Dome Home SketchupThe other issue we are dealing with is the heating, cooling, ventilation and domestic hot water for the building. Originally, I proposed using an 80 gallon hot water tank with a copper coil heat exchanger in the tank. This would be combined with two 4-by-10-foot flat plate solar collectors on the roof. The tank was to have a backup heat source with an electric heat element in the lower part of the tank. We would then take the heated water and pump it through a loop of PEX tubing embedded in the concrete floor. I liked the idea because of the green elements of the solar hot water and the ability of the building to retain heat. I asked various people in the heating and cooling business for their opinions.

5/14/2013 10:01:23 AM

Surely a solar hot water system has come to be more usual in fixed families as property holders try to find more reasonable living alternatives and save cash on unmanageable energy utilization.

With carbon tax set to be presented, flying fuel costs and climbing power expenses, numerous families are searching for any intends to safeguard cash and solar hot water is a clear and helpful move.

Since solar hot water heating has come to be more standard, it has additionally come to be more competitive. The consistent development in engineering has likewise made the frameworks more proficient, setting aside a few minutes to put resources into a more tolerable future. Recall, each family can have an effect!

Richard Dean
3/22/2010 10:19:33 PM

i live in michigan and im moveing upnorth here and i have been looking at things to , winters up north here are a little cold plus snow fall is a factor on solar pannels, so i have been looking at a tankless hot water tank and it looks like a way to go. but you could also try wind turnbine onthouse cloudy days thats what im looking at getting done, to me pex pipeing looks the way to go plus i will be heating my house with a wood burner and it will also heat water in my house to a point to, as for concret thing i would look at holmes on home they had a guy use a stain on cement and made it look like stone work and bricks and it was just concret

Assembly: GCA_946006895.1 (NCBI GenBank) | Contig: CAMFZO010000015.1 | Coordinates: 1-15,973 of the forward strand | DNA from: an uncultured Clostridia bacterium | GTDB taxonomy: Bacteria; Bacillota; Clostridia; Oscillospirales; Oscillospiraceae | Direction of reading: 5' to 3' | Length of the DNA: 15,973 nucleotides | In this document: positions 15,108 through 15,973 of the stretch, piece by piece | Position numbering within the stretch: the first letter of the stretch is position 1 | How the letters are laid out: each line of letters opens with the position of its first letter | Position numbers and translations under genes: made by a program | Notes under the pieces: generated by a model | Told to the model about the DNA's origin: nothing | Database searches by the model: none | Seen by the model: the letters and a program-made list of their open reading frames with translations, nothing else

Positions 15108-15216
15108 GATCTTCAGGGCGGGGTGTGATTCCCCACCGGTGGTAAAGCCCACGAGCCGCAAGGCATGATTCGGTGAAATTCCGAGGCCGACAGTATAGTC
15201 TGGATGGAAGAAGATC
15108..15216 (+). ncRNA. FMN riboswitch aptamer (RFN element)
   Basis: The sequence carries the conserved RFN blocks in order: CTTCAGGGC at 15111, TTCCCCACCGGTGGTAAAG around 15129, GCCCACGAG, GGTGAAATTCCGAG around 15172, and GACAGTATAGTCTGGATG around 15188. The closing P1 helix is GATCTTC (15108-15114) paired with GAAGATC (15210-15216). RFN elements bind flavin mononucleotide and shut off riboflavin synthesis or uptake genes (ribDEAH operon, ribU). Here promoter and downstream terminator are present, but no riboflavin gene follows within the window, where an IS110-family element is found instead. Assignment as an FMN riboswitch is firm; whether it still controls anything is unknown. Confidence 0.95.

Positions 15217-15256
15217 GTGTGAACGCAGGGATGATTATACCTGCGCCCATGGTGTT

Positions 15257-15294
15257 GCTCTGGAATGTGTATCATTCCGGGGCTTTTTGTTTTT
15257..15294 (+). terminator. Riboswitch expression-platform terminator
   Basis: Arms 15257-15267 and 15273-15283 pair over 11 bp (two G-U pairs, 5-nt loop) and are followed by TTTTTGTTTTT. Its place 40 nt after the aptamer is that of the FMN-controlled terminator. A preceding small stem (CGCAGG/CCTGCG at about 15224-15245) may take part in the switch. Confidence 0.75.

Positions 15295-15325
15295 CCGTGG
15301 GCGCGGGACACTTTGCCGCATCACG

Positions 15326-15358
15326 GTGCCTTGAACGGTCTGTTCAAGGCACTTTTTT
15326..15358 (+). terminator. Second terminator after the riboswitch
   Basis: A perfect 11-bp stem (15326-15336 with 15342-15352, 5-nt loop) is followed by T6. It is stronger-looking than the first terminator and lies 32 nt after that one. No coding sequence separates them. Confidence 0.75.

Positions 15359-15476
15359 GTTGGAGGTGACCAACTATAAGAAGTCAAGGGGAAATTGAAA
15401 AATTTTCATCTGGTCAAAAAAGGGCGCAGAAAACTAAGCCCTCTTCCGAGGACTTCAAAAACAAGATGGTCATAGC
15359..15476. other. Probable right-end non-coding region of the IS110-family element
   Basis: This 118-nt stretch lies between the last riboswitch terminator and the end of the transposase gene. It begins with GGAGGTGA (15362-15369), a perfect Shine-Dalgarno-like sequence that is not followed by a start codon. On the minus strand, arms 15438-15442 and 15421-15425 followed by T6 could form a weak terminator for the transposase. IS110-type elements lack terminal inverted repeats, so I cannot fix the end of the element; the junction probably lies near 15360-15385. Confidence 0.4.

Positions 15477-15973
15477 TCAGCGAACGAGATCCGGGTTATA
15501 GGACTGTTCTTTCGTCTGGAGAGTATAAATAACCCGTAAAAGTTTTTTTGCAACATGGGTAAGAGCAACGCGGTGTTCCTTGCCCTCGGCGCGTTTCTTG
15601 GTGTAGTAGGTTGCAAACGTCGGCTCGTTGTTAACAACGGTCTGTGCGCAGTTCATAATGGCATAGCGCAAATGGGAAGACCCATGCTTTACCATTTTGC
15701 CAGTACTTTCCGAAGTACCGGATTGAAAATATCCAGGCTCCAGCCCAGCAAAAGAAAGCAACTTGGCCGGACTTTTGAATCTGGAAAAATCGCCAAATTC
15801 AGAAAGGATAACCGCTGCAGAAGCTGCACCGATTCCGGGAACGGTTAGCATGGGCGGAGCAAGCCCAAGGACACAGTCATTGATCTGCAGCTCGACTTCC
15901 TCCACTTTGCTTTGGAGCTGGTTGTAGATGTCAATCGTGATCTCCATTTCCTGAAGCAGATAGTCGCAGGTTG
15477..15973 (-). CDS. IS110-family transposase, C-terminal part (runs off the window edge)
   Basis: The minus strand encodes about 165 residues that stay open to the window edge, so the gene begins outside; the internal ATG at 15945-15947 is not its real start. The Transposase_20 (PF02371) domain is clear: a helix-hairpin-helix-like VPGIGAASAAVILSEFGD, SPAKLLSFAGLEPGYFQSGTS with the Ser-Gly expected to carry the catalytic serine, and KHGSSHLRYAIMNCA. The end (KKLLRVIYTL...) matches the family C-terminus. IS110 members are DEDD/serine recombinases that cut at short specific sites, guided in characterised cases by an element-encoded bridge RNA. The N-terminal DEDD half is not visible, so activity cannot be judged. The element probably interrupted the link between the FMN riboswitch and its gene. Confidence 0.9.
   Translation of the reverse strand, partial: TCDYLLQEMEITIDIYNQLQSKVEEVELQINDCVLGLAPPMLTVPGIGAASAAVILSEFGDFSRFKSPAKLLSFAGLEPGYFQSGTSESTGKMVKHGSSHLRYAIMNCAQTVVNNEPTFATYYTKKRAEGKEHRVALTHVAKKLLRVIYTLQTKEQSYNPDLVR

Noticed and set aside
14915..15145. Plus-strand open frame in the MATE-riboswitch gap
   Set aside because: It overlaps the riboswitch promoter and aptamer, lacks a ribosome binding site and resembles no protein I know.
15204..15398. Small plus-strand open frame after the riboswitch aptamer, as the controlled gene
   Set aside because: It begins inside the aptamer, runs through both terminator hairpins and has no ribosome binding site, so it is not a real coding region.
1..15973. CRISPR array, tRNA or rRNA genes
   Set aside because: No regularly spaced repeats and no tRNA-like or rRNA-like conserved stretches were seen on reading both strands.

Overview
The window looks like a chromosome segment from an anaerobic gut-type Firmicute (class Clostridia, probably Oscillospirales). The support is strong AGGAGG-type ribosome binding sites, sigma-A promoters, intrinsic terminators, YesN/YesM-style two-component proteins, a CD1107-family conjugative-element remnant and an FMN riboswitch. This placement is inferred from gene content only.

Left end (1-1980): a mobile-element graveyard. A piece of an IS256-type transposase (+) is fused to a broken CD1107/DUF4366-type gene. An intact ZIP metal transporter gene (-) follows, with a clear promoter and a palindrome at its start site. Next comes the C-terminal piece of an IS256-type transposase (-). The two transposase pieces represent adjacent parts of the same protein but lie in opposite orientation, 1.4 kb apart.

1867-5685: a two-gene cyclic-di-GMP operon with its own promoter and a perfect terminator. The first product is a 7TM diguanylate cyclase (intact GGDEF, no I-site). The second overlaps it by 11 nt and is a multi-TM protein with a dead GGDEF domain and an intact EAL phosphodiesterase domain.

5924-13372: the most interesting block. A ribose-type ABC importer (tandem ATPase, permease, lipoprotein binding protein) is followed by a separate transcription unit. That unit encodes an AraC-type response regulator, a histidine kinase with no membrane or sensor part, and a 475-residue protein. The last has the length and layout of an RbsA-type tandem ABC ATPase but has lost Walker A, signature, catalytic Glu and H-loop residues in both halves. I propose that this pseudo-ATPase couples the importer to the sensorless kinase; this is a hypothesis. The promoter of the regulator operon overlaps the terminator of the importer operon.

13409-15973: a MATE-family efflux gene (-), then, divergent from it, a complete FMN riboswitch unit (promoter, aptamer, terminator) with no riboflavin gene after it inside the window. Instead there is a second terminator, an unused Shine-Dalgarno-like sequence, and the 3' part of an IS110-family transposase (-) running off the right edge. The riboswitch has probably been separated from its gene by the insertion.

3/22/2010 8:06:27 AM

We own a small plumbing company and have installed one of the hybrid water heaters, we agree that is the way to go. When our tank a home dies we are going to install one of these. The average cost for operating a standard 50 gallon electric water heater is about $550.00 per year, the hybrid costs about $234.00 per year to operate. The hybrid has a 10 year warranty and qualifies for the tax credit, standard electric tank has a 6 year warranty. It is best to install the hybrid in a room at least 10' x 10' for proper operation.

Subscribe Today - Pay Now & Save 64% Off the Cover Price

Money-Saving Tips in Every Issue!

Mother Earth NewsAt MOTHER EARTH NEWS, we are dedicated to conserving our planet's natural resources while helping you conserve your financial resources. You'll find tips for slashing heating bills, growing fresh, natural produce at home, and more. That's why we want you to save money and trees by subscribing through our earth-friendly automatic renewal savings plan. By paying with a credit card, you save an additional $5 and get 6 issues of MOTHER EARTH NEWS for only $12.95 (USA only).

You may also use the Bill Me option and pay $17.95 for 6 issues.

Canadian Subscribers - Click Here
International Subscribers - Click Here
Canadian subscriptions: 1 year (includes postage & GST).

Facebook Pinterest Instagram YouTube Twitter flipboard

Free Product Information Classifieds Newsletters